The Theory of the Forms as Portrayed Throughout Plato`s Dialogues Essay

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The Theory of the Forms as Portrayed Throughout Plato`s Dialogues

Prologue to Plato’s Theory of Forms

Plato’s Theory of Forms suggests the dichotomy between the material world and the world of ideas. In the Republic, Plato clearly delineates the difference between the two by first arguing that the material world, or the world which we live in, is not a perfect world and one that is full of error. On the other hand, the world of ideas is the perfect world. In such world, the Forms exist.

The forms are the perfect entities upon which the structure or the essence of the material objects in the world are based. That is, the forms serve as the foundation not only of the physical structure of the objects in the world but also of the true composition of things apart from their corporeal composition. The forms correspond to the “blueprints” of the worldly objects.

The argument of Plato that the forms are the bases for the essence and, hence, the composition of things consequently implies the argument that the forms have a higher degree of significance than the worldly objects. Part of the reason to this is the notion that without these forms the corresponding corporeal objects in the material world will not come into existence. Thus, the primacy of the forms is held with significant value throughout the philosophy of Plato.

Moreover, Plato argues that one cannot exactly derive the essence of things in the material objects themselves for the reason that these objects do not inherently have in them their “essence”. Although to a certain degree one may be inclined to claim that the worldly objects manifest the essence they intrinsically hold through the use of the sense, Plato thinks otherwise.

One reason to this argument is the Platonic belief that our senses cannot give us a full and accurate account of the nature of things. Though our senses of perception may provide us with immediate perception on the objects which are within the proximity of our consciousness, Plato contends that our senses are so limited that we cannot actually grasp in full detail what it is that these objects hold in themselves. Further, even if we are able to sensibly acquire the sensory manifestation of these objects, it remains that we are still bereft of the essence of these objects because they do not have in them the essence that provides for the very structure of their existence.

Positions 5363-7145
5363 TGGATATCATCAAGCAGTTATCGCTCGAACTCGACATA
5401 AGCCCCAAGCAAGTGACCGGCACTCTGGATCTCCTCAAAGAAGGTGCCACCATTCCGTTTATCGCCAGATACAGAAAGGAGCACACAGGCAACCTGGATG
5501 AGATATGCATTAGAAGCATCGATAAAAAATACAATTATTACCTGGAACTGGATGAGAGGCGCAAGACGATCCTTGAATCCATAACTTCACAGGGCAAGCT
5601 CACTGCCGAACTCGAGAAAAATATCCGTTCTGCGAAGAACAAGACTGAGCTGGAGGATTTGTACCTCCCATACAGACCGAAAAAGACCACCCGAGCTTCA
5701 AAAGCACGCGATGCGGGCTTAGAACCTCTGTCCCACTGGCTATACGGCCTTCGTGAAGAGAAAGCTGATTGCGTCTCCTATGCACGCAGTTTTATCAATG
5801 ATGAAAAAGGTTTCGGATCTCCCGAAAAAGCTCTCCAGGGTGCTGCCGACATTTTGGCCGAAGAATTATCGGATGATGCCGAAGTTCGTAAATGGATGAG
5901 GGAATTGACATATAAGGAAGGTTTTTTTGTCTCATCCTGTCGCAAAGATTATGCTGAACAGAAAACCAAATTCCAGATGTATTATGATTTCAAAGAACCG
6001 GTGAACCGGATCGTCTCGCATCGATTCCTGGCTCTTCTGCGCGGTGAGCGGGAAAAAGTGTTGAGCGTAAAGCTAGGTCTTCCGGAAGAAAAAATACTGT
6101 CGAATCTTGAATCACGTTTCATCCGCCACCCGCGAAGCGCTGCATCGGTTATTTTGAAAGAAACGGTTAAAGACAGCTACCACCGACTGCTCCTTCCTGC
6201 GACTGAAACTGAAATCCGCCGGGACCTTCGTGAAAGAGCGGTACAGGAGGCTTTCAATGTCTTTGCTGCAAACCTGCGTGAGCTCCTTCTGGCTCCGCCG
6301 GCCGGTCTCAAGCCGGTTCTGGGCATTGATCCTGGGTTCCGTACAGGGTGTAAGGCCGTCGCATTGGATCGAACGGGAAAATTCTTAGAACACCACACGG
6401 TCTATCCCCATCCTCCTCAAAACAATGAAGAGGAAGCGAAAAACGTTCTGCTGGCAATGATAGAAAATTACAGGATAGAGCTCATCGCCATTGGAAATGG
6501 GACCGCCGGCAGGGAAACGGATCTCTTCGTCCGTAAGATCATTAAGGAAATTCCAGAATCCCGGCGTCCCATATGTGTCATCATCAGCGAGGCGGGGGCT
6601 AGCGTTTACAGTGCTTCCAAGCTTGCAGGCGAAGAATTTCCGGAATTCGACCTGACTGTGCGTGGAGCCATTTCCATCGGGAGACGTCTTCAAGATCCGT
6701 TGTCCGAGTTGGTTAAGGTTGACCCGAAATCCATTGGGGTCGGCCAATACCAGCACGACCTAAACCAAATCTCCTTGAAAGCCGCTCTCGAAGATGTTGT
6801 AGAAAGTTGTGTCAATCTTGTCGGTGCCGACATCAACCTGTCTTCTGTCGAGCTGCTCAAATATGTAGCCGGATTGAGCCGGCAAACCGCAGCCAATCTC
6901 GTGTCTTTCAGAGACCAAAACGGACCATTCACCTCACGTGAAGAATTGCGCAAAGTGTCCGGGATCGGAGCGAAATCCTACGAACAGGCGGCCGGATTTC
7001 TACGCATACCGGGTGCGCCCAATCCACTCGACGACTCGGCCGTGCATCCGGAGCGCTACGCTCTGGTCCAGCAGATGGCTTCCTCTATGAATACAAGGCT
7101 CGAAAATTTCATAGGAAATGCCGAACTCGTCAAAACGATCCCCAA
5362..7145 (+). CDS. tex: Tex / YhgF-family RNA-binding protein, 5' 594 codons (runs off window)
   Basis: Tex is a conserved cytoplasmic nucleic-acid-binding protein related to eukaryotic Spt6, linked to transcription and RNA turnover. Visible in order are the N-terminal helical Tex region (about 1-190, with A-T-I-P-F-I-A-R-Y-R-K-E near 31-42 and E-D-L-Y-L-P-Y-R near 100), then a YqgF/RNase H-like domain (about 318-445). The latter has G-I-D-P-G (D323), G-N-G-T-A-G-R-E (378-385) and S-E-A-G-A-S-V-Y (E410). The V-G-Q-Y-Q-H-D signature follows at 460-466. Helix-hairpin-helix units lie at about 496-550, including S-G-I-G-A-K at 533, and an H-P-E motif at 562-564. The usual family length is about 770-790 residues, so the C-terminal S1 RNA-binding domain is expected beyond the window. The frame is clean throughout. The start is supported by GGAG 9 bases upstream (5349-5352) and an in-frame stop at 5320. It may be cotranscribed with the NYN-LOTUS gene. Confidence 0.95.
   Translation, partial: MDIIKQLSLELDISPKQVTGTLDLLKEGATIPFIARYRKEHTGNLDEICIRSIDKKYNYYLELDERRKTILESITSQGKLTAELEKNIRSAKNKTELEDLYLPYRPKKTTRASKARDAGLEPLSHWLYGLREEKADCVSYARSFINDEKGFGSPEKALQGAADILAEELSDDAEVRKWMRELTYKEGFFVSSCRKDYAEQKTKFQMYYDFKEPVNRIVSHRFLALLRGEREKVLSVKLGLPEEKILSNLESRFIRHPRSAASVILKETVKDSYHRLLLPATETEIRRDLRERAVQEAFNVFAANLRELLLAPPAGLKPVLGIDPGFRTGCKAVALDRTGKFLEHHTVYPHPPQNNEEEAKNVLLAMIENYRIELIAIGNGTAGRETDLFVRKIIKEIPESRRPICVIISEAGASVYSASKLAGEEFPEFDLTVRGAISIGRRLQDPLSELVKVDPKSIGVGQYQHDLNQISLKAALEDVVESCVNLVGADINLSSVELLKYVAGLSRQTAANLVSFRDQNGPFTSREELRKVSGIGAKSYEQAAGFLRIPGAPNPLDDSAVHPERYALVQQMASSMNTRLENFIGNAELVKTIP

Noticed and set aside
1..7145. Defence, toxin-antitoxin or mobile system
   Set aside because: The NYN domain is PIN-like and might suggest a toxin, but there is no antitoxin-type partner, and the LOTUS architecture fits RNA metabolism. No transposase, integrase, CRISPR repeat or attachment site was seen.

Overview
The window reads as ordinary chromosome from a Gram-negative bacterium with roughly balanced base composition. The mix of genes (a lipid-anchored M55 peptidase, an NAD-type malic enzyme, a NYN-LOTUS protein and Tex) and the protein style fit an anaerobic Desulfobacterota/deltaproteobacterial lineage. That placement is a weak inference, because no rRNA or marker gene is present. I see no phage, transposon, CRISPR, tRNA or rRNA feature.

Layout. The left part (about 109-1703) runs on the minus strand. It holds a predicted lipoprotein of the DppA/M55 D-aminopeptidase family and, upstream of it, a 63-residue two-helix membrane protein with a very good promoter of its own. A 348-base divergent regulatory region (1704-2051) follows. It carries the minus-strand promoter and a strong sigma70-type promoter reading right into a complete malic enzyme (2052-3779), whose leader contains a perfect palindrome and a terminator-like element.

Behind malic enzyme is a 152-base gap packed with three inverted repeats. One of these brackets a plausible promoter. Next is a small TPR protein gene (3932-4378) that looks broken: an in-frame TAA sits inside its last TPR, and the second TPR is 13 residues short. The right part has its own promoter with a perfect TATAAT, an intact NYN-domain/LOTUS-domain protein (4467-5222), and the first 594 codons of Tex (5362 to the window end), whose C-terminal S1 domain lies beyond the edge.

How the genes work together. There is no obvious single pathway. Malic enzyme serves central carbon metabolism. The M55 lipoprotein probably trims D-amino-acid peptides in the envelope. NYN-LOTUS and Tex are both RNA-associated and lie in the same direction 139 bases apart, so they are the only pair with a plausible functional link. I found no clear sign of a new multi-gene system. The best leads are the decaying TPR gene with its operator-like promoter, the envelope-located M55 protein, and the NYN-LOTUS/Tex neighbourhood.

However, we must be reminded that Plato suggests that man essentially holds within him the genuine form of knowledge and the understanding of the world. This is what man basically possesses within him, something which is so intrinsic that it cannot have been originally from beyond man himself. Further, knowledge for Plato is a type of recollection wherein each individual is reminded of the forms through his or her sensory experience of the objects in the world.

In his allegory of the cave, Plato further strengthens his claim on the primacy of the forms and the failure of the conventions set forth by the senses to provide us with the knowledge on the essence of things. Citing that human beings are like prisoners in a cave who have not seen the “reality” of the objects that they merely perceive as shadows, Plato goes on to argue that we ought to be relinquished from such a fixed state. Consequently, once man finds himself liberated from the chains that have tied him down inside the cave, he then can begin to ascend out of the cave and into the world “outside”.

The transformation does not easily arrive at a point of full realization for the reason that man’s eyes will apparently be hurt by the light coming from the sun. Thus, it can be emphasized that Plato suggests that the process of acquiring true knowledge is one which is not an easy task and may hurt the sensibilities of man. Part of the reason to this is the fact that man throughout the course of his life has been so acquainted with the seeming knowledge of things given to him through convention that he tends to easily accept what is offered by his senses without even beginning to question the validity of these sensory experiences.

Nevertheless, Plato holds that our sensory experiences also hold an initial role in the process of realizing genuine knowledge. It is through our very experiences that we get immediate understanding of the empirical existence of objects and that these events serve as the starting point of the far more noble task of obtaining true knowledge beyond the confines of human convention.

For the most part of Plato’s theoretical framework on the essence of objects and the acquisition of true knowledge, one can begin to assess these concepts in terms of their validity through logic. That is, if indeed what we are merely able to grasp through sensory experiences are those which are simply based on the corporeal existence of objects and not strictly on their “essential” level, the question remains as to how exactly will we, as human beings, be able to arrive at true knowledge. Or far more importantly, the more fundamental question is on how we can be able to even begin the “painstaking” task of gaining the essence of things.

If we are to adopt Plato’s scheme in arriving at the understanding of the forms in the world of forms, one should critically assess the measures that must be done and the goals that must be met in the long run. Having this as guidance will lessen sensory deterrence to the task of grasping the forms.